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Entropy in a system will always increase, as per the Second Law of Thermodynamics. Increasing entropy overtime in a system is the natural result of that system existing.
Entropy of a closed system can also be constant. Example: An expanding universe filled with photons is isentropic,
or has a constant entropy. Why? Because expanding a sea of photons is a reversible process -- no useful energy is lost and the system could evolve the other way just as easily. To be precise, the entropy of a sea of photons is proportional to its volume times its temperature cubed. But its temperature is inversely proportional to the size (scale factor "a" of the universe), while volume is proportional to scale factor cubed. So the entropy is proportional to VT3
The layman's interpretation of the 2nd law really should not be that "entropy of a closed system always increases", but rather that "entropy of a closed system cannot decrease." Actually, even that is wrong. It can decrease, too! It's just vastly less probable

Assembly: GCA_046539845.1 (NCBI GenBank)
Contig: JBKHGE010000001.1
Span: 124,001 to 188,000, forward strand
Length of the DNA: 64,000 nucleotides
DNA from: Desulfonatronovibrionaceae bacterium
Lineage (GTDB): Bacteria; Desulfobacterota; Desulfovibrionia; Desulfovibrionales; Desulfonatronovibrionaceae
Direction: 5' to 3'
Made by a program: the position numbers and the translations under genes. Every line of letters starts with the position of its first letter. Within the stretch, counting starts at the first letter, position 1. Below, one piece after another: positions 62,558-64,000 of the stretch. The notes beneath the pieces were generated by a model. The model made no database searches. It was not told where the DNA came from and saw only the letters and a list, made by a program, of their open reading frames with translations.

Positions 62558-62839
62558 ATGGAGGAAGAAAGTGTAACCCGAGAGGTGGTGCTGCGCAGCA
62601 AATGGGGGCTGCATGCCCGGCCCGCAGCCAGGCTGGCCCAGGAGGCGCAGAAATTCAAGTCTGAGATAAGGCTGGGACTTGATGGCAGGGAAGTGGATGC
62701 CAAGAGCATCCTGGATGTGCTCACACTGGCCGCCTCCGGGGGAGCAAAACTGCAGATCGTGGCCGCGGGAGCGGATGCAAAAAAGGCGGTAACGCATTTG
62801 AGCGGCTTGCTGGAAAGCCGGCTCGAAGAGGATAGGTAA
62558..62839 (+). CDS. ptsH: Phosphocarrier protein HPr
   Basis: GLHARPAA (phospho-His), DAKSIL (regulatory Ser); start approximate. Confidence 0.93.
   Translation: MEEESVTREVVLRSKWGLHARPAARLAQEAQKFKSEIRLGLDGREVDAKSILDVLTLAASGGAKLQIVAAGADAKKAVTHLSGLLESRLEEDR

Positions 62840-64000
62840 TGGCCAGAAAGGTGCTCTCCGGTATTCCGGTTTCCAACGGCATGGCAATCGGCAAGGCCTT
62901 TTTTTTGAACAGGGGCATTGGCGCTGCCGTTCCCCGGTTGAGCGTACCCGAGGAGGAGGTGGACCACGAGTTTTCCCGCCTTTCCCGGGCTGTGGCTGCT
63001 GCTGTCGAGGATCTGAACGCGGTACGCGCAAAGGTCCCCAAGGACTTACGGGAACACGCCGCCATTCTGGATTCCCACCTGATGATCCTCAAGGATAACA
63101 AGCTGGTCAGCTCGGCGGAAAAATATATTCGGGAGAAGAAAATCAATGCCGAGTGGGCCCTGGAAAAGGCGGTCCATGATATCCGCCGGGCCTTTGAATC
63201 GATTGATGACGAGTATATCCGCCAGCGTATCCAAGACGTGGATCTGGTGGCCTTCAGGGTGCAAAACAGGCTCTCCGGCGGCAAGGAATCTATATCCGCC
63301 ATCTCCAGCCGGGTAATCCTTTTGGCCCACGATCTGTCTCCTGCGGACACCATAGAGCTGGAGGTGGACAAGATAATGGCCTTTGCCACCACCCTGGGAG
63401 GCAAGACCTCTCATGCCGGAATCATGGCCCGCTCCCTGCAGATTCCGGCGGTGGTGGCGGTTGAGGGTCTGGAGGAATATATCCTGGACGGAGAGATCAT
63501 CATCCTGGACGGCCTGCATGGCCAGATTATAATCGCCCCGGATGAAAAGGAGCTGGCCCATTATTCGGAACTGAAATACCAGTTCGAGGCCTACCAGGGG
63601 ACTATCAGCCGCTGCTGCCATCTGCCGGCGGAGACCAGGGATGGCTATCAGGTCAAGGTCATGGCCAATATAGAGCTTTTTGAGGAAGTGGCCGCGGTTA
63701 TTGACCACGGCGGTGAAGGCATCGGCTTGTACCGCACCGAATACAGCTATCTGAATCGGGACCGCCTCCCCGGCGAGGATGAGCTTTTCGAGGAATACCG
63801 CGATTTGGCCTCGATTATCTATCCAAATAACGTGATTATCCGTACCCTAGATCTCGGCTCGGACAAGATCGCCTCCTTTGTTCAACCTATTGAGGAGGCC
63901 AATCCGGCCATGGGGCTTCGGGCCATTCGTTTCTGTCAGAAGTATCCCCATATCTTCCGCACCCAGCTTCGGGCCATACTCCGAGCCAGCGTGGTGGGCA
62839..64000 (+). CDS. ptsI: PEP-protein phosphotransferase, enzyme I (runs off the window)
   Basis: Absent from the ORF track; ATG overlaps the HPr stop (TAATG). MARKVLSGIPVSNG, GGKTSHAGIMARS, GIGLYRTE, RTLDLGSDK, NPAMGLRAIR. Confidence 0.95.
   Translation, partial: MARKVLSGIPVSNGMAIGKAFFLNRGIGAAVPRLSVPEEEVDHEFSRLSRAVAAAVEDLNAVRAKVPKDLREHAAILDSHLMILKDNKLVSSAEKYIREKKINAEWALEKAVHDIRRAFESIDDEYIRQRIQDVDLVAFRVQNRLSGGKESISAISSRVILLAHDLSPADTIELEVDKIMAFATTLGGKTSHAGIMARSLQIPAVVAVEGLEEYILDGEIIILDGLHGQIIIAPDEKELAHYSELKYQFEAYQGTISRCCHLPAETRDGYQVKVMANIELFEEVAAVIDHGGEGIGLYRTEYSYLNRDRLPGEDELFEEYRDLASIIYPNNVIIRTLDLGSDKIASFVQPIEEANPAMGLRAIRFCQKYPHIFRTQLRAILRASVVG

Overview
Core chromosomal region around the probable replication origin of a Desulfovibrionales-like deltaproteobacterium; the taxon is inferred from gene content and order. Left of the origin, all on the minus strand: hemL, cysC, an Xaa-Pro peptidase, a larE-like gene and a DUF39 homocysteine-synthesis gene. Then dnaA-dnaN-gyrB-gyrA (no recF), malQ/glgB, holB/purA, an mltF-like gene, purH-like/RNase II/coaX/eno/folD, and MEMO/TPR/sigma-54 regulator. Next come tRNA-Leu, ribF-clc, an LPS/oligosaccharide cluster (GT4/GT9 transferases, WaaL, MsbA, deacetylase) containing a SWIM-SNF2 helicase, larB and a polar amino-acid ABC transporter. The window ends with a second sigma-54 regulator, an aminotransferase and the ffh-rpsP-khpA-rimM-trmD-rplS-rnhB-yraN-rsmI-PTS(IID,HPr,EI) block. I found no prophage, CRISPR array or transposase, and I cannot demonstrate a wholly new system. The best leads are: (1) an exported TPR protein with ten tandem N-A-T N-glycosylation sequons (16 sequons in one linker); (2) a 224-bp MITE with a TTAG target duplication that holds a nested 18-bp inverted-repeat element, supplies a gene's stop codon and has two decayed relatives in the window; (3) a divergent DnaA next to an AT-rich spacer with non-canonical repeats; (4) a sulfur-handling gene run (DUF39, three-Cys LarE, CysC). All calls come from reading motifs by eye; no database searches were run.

for it to decrease, especially if the size of the system (and number of particles it contains) is very large.
To make sense of this, and what entropy means
in a rigorous statistical mechanics sense, I like to use an analogy with coins, such as here where I also use it as a way to understand the concept of negative temperature.
For a bunch of coins, the entropy is the logarithm of the number of ways the individual heads and tails could be arranged (the microstates of the system) to yield the same total number of heads and tails (the particular macrostate of the system). Then the 2nd law here states that if you have a large number of coins, and start flipping them randomly, then you are statistically more likely to trend toward the macrostate that has the largest number of microstates. That would be half of them being heads and half of them being tails.
There's nothing mysterious about why the system evolves in that direction. There are simply many more ways for it to evolve in that direction! If all ways have equal probability (this is the "fundamental assumption of statistical mechanics"), then you expect the system to evolve in the direction that has the most ways of getting there, and thus increases the entropy. Getting all heads or all tails out of coin flips isn't impossible, it's just very unlikely if you have a lot of coins.